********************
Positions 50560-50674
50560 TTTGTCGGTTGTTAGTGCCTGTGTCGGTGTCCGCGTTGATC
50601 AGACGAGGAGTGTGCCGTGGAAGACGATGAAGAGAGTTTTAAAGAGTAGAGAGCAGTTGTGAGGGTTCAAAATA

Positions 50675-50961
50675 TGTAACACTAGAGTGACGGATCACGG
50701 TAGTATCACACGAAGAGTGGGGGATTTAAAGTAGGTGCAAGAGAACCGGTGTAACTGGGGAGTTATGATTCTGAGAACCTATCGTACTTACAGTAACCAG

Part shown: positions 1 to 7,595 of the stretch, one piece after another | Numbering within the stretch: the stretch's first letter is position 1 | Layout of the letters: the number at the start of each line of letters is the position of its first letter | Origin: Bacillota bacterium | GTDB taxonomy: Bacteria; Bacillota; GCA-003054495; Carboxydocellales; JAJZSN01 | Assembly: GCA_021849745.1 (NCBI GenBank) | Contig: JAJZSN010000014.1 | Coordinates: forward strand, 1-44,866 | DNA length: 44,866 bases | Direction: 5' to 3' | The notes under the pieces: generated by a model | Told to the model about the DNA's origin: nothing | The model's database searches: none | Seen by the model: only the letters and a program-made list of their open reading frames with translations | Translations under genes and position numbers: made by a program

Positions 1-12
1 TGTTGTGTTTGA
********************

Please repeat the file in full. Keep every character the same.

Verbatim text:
Positions 50560-50674
50560 TTTGTCGGTTGTTAGTGCCTGTGTCGGTGTCCGCGTTGATC
50601 AGACGAGGAGTGTGCCGTGGAAGACGATGAAGAGAGTTTTAAAGAGTAGAGAGCAGTTGTGAGGGTTCAAAATA

Positions 50675-50961
50675 TGTAACACTAGAGTGACGGATCACGG
50701 TAGTATCACACGAAGAGTGGGGGATTTAAAGTAGGTGCAAGAGAACCGGTGTAACTGGGGAGTTATGATTCTGAGAACCTATCGTACTTACAGTAACCAG

Part shown: positions 1 to 7,595 of the stretch, one piece after another | Numbering within the stretch: the stretch's first letter is position 1 | Layout of the letters: the number at the start of each line of letters is the position of its first letter | Origin: Bacillota bacterium | GTDB taxonomy: Bacteria; Bacillota; GCA-003054495; Carboxydocellales; JAJZSN01 | Assembly: GCA_021849745.1 (NCBI GenBank) | Contig: JAJZSN010000014.1 | Coordinates: forward strand, 1-44,866 | DNA length: 44,866 bases | Direction: 5' to 3' | The notes under the pieces: generated by a model | Told to the model about the DNA's origin: nothing | The model's database searches: none | Seen by the model: only the letters and a program-made list of their open reading frames with translations | Translations under genes and position numbers: made by a program

Positions 1-12
1 TGTTGTGTTTGA